The League of Women Voters of Chattanooga, UTC’s Women’s Studies Department, The Women’s Fund of Greater Chattanooga, and the new UTC group Mocs Go Vote 2018 will co-host a Meet & Greet for the State House candidates in districts 26-30. The Meet & Greet will take place on Monday, September 24, 2018, in the Chattanooga Room located on the second level of UTC’s University Center, 642 E. 5th Street, Chattanooga, Tennessee 37403 from 5:30 pm to 7:30 pm.

The first woman from Tennessee elected to a full term in Congress has died at age 89.

A personal tragedy put Chattanooga Democrat Marilyn Lloyd into the race for the U.S. House in 1974. Originally, her husband was the Democratic nominee for East Tennessee in that election. After he died in a plane accident, she replaced him and won, beating the Republican incumbent.

A family systems coach is coming to Chattanooga to talk about a theory that views families as emotional units and uses systems thinking to describe the complex interactions in the unit.

Family Promise of Greater Chattanooga is throwing a party November 9th to celebrate two decades of helping the city’s homeless population. WUTC’s Will Davis talked to Family Promise’s Marketing and Development Director, Cary Bayless.

In this interview, I’m speaking with Illinois State University historian Dr. Amy Wood about the legacy of lynching in the South and a Chattanooga tragedy that went all the way to the U.S. Supreme Court.

Dr. Wood is the author of Lynching and Spectacle: Witnessing Racial Violence in America, 1890-1940.

She visited the University of Tennessee at Chattanooga recently to talk about Ed Johnson, a black man falsely accused of raping a white woman in 1906. Johnson was lynched on the Walnut Street Bridge, and efforts are underway to create a memorial to this often-forgotten murder that had major legal implications for all of us.

On Tuesday, September 18, 2018 at 5:30 pm Eastern, Dr. Wood will speak at the University of the South about lynching. Watch a livestream of the event here.


The University of Tennessee at Chattanooga’s Chancellor delivered his annual State of the University address Friday. WUTC’s Richard Norwood tells us it happened just before the school showed off a new housing complex.


The University of Tennessee at Chattanooga is celebrating the largest private donation in the school’s history. Alumnus Gary W. Rollins and his wife are giving $40 million to UTC’s College of Business. The couple visited campus Thursday for a renaming event.


Former Tennessee Governor Phil Bredesen and U.S. Representative Marsha Blackburn are both proposing ways to close the federal budget deficit, which is increasing despite a strong economy. Both Bredesen, a Democrat, and Blackburn, a Republican, are November candidates for the U.S.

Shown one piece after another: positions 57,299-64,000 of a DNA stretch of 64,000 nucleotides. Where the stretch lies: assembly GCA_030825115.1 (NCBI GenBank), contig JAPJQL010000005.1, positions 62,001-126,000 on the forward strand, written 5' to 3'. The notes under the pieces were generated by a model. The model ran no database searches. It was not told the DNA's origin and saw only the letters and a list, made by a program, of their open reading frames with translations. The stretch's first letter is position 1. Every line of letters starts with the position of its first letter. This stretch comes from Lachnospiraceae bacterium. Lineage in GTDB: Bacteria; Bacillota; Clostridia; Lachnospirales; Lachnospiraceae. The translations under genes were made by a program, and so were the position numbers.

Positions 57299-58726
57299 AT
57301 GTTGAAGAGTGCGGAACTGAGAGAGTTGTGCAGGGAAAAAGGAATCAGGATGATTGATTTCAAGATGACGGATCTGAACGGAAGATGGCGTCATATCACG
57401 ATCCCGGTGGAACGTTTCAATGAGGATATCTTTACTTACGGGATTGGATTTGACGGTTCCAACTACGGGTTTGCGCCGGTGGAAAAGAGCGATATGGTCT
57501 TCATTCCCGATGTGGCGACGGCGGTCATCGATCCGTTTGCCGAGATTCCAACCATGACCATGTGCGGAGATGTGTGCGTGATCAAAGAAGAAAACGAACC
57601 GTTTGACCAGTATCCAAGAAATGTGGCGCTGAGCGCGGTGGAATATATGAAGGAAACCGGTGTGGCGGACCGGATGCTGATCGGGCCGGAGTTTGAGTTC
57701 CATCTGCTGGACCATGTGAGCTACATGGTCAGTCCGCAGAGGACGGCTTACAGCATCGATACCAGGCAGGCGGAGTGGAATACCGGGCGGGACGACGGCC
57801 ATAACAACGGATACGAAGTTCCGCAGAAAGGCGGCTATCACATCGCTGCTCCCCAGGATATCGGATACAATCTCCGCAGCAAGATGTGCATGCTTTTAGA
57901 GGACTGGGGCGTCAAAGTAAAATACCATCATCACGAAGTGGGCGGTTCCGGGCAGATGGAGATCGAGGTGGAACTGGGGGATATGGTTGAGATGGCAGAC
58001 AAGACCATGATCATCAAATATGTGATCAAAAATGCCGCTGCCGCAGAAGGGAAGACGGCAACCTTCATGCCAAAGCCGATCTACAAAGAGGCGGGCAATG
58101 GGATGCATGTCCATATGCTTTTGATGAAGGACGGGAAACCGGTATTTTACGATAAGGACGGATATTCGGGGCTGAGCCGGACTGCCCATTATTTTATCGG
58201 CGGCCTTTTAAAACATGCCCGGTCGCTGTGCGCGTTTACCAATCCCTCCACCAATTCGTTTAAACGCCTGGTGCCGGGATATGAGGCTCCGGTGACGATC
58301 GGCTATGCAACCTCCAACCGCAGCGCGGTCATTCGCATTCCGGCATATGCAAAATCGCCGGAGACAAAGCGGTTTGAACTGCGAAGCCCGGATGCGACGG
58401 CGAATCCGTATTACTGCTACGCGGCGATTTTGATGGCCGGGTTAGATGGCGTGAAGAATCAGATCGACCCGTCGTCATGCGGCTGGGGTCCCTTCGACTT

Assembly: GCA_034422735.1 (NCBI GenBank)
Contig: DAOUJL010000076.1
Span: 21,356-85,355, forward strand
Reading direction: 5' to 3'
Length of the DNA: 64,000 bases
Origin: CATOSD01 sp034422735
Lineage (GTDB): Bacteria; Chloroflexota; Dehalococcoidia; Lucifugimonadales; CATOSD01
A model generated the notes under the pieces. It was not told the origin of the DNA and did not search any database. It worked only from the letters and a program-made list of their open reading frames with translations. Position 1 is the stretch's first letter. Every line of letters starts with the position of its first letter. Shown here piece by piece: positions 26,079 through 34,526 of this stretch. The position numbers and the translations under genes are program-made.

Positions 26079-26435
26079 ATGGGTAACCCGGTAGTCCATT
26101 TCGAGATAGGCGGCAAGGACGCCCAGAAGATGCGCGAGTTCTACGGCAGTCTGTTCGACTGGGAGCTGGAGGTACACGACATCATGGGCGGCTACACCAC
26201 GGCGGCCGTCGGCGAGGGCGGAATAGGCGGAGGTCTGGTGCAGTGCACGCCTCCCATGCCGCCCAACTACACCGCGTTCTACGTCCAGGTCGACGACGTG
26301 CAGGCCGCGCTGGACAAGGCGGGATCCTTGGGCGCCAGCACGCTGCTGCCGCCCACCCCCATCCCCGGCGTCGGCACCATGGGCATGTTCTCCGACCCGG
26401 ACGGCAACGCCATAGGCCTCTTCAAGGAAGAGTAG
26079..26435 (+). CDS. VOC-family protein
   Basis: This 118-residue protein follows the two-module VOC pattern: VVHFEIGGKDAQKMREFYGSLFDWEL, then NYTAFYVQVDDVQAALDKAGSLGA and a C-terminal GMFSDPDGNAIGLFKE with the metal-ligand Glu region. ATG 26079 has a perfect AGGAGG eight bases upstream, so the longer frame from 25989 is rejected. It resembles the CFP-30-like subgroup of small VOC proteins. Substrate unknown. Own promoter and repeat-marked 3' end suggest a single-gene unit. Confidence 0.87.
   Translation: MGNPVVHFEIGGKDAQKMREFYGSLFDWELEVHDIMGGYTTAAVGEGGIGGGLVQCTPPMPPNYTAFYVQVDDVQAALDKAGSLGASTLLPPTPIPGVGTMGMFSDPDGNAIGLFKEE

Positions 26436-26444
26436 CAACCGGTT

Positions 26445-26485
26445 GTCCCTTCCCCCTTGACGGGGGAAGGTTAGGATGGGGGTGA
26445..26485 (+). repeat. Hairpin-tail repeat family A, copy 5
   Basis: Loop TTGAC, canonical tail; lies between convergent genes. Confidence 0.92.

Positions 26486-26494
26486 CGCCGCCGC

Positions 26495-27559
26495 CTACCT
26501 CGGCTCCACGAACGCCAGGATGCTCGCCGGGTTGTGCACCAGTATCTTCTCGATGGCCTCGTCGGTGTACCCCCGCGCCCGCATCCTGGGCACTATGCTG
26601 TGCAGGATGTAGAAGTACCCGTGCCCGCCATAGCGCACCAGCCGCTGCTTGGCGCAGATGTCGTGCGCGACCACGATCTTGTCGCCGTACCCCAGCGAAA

You might say it’s downtown Chattanooga’s newest music venue: the EPB Community Stage at the newly-renovated Miller Park is a building with a glass front that lifts up like a garage door. It overlooks a new 25,000 square-foot greenspace where people can walk, play, and sit and watch performances.

All day Friday, September 14, there will be live music, children’s activities, and performance art to celebrate the park’s re-opening after a year of renovation work.

Amanda Brown joins us, the Executive Director of the Creative Arts Guild, and Leanne Martin, the Operations & Events Director, to talk about the upcoming festival in Dalton.

From their Web site:

The Ensemble Theatre of Chattanooga’s upcoming production of Terence McNally’s play Things That Go Bump in the Night opens on Friday September 14th in Barking Legs Theater on Dodds Avenue. As with all of the plays produced by the Ensemble this year, McNally’s play centers on a fractious family. The Ensemble’s Executive Director Garry Posey told Richard Winham the main reason he chose the rarely performed play is because he’d long wanted to produce one of McNally’s plays in Chattanooga.

WUTC is speaking with Democratic, Republican, and independent candidates ahead of the November 6th midterm elections. Today, Joda Thongnopnua joins us. He's a Democrat running for Tennessee State House District 30, which includes East Ridge and East Brainerd. He faces Republican Esther Helton and independent J. Michael Holloway.

  Chattanooga 2.0 is a city and county-wide initiative. Their goal is to improve opportunities and outcomes for all Chattanooga and Hamilton County students from the moment of their birth until the day they begin their careers. For its first three years, Chattanooga 2.0’s focus has been on early childhood education—preparing children for kindergarten and beyond. As Executive Director Jared Bigham sees it, to truly improve the school system for all students will take a generation.


The opioid crisis affects children as well as adults. Community leaders gathered in a conference room at the Chattanooga Chamber of Commerce to talk about those sometimes-forgotten victims during a panel Council For A Strong America organized.  Chattanooga Police Chief David Roddy discussed how new training is teaching officers to be more empathetic toward children, and Major General Leslie Purser talked about the opioid crisis's effect on military recruitement.

Welcome Home of Chattanooga provides a home to people who are terminally ill and have nowhere else to go; particularly, homeless people or people without much family support. The nonprofit also hosts educational events for anyone interested in end-of-life-care, including hospice workers and the general public.